Are Retweets Terror? Missouri Woman’s Arrest Raises Free Speech Questions

Prosecutors Say Retweets Signal Active Support for ISIS

With a lot of issues surrounding Internet-based communications yet to be litigated, the implications for the First Amendment could be vast. The latest legal test case for this is ongoing in Missouri, where 39-year-old Safya Roe Yassin has been arrested on terror charges.

The terror charges are centered on Ms. Yassin’s Twitter account, and her retweets of several posts which officials say are linked to ISIS. That she retweeted ISIS texts, prosecutors say, amounts to “active support” for ISIS and that she made “threats” by reposting the threats.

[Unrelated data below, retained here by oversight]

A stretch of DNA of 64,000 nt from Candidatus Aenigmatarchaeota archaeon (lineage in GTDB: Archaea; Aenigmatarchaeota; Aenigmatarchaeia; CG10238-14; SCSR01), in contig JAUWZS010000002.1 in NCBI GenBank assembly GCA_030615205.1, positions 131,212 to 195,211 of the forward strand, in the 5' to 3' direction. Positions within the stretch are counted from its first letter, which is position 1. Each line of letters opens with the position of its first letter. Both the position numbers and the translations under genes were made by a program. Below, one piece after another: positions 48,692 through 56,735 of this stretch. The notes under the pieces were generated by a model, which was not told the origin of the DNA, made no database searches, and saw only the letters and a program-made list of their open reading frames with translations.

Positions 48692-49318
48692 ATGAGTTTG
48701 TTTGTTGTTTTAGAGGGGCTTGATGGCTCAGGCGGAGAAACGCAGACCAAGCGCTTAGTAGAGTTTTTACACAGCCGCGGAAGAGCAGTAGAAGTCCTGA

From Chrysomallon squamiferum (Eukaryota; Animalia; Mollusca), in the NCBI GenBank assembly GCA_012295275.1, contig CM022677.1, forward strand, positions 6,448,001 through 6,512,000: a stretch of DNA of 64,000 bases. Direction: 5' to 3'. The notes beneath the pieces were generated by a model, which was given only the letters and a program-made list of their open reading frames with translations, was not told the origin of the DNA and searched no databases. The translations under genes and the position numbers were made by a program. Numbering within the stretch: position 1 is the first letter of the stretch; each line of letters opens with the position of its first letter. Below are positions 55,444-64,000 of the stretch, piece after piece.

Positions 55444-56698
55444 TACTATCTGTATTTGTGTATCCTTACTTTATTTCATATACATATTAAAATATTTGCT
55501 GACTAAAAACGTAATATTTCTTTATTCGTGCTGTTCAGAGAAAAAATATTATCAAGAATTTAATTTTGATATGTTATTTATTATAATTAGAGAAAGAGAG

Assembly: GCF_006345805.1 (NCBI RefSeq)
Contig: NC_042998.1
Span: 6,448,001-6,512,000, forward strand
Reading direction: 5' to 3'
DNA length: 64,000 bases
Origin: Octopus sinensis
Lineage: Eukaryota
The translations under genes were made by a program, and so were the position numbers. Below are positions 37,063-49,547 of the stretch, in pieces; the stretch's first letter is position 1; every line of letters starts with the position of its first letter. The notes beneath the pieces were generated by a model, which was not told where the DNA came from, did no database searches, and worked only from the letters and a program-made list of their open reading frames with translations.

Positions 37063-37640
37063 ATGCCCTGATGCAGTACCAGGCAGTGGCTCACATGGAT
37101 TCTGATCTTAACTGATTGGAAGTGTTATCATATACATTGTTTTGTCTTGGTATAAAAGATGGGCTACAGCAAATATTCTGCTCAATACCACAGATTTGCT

Her lawyers argue that reposting of the putatively illegal posts simply amounts to “reporting someone else’s statements,” and does not amount to a crime in and of itself. The relative newness of Twitter, however, makes the legal argument unclear.

Still and all, this case could have broad implications for the state of free speech as it relates to Twitter and other social media in which publicizing another person’s statement is possible. Government eagerness to crack down on ISIS speech on Twitter is well established, but whether it means they can jail people for tangential relation to the posts is uncertain.

Author: Jason Ditz

Jason Ditz is senior editor of